Paul Funston and Mary Lou Baldwin pose for a photo with their trailer in Fort Langley, B.C., Friday, December 18, 2020. The duo would normally spend the winter south of the border, but with the Canada-U.S border closed due to the COVID-19 pandemic, they are spending it at a campground in southern B.C. THE CANADIAN PRESS/Marissa Tiel

Paul Funston and Mary Lou Baldwin pose for a photo with their trailer in Fort Langley, B.C., Friday, December 18, 2020. The duo would normally spend the winter south of the border, but with the Canada-U.S border closed due to the COVID-19 pandemic, they are spending it at a campground in southern B.C. THE CANADIAN PRESS/Marissa Tiel

Senior snowbirds congregate in B.C. when wings clipped by COVID-19 border closures

Thousands of those snowbirds have converged on southern B.C.

On a small island in British Columbia’s Fraser River is a campsite packed with Canadian snowbirds who found refuge when the border with the United States was shut because of the COVID-19 pandemic.

Unlike other years, all 118 full-service sites at Fort Camping in Langley are occupied, said Marilyn Stone, the manager of guest services at the campsite.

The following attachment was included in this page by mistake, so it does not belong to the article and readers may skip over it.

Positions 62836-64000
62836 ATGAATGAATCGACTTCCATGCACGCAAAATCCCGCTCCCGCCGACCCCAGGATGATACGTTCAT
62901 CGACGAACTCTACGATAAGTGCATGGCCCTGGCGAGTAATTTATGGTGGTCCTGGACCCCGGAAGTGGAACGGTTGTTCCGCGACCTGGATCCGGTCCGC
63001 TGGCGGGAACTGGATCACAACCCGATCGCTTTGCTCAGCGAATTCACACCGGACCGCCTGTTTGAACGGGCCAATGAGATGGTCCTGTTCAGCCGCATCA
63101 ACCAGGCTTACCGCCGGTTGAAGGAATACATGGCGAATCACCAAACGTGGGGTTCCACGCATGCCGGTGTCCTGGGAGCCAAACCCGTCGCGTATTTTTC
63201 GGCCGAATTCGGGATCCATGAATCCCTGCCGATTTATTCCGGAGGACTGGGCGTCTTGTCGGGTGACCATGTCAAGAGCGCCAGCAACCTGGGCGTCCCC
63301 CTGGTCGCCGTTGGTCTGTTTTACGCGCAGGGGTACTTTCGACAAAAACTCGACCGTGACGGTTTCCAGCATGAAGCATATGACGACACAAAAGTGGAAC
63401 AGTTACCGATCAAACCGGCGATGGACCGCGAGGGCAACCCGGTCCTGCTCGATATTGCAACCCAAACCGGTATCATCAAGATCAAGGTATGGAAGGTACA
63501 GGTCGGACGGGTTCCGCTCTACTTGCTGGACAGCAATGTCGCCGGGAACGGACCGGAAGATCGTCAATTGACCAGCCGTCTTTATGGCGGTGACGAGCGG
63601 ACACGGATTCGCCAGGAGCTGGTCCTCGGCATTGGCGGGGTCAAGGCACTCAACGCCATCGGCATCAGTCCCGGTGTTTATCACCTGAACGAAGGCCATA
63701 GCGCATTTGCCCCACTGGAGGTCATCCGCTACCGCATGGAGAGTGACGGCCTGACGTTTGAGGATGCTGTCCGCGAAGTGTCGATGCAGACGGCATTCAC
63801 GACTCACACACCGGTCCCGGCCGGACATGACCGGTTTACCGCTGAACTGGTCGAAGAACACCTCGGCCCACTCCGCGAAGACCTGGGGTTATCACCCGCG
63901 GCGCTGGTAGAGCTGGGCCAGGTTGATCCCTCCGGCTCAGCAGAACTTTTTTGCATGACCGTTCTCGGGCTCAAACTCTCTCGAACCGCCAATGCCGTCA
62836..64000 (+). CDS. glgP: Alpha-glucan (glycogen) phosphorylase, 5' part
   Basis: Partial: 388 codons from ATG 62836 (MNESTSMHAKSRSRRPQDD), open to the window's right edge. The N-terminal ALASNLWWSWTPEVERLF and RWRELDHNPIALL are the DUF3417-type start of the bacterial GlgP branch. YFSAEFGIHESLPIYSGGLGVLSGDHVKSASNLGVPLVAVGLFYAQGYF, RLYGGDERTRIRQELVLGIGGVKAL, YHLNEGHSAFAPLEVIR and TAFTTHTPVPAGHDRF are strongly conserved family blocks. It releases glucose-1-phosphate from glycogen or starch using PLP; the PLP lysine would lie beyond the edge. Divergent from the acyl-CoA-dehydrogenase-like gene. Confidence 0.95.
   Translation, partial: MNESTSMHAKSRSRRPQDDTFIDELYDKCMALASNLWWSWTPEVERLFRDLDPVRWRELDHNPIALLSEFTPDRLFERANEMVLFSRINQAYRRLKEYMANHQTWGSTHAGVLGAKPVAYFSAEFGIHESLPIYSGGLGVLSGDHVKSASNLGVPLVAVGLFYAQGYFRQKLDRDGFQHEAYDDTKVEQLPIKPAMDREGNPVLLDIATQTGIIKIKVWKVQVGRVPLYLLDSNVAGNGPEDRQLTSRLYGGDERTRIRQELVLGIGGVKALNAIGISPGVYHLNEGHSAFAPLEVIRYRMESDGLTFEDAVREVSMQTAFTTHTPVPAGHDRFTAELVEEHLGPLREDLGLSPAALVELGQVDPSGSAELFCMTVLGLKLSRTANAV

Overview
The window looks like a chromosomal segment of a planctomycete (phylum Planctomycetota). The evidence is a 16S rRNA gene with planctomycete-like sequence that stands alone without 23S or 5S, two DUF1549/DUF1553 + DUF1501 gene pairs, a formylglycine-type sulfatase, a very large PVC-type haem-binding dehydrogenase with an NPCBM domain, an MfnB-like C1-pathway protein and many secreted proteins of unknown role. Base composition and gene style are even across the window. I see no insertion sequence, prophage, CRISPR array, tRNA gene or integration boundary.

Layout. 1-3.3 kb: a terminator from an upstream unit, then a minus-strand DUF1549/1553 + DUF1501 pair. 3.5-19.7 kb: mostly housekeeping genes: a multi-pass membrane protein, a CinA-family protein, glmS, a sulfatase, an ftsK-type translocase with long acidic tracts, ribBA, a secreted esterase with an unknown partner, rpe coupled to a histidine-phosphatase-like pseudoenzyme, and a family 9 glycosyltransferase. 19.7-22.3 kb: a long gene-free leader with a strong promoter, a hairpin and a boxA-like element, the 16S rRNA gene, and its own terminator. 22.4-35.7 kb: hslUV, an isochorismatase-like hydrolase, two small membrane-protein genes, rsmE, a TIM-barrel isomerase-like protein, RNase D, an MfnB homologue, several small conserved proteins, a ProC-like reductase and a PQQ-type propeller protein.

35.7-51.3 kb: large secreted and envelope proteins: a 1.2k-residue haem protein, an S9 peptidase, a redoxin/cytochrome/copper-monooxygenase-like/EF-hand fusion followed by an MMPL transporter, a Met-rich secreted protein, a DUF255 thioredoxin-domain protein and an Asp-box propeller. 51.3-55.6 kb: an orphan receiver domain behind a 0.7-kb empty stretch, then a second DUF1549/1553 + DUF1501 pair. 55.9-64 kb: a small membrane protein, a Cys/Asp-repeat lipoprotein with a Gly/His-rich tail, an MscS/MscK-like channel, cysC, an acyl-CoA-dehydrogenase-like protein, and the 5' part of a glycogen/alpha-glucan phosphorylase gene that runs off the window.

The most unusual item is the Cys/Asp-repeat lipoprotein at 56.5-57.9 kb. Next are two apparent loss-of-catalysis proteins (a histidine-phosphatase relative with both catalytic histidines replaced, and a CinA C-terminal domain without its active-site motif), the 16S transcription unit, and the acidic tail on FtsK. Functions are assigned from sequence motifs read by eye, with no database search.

It started in March, when Prime Minister Justin Trudeau told Canadians around the world to come home, Stone said.

Travellers from Nova Scotia, New Brunswick, Quebec, Ontario, Manitoba, Alberta and B.C. came to quarantine and before they left for the summer, they booked for the winter, she said.

The Canadian Camping and RV Council said at least 50,000 full-time users of recreational vehicles who usually spend their winters in the United States had to find a site north of the border.

Thousands of those snowbirds have converged on southern B.C., packing full-service campgrounds to wait out the winter, say tourism and lodging groups in the province.

Mary Lou Baldwin and her partner Paul Funston normally head home from Arizona to an RV site in Grimsby, Ont., but it was closed.

Instead, she “begged” Fort Camping to allow them to come in to quarantine this spring, said Baldwin, 79.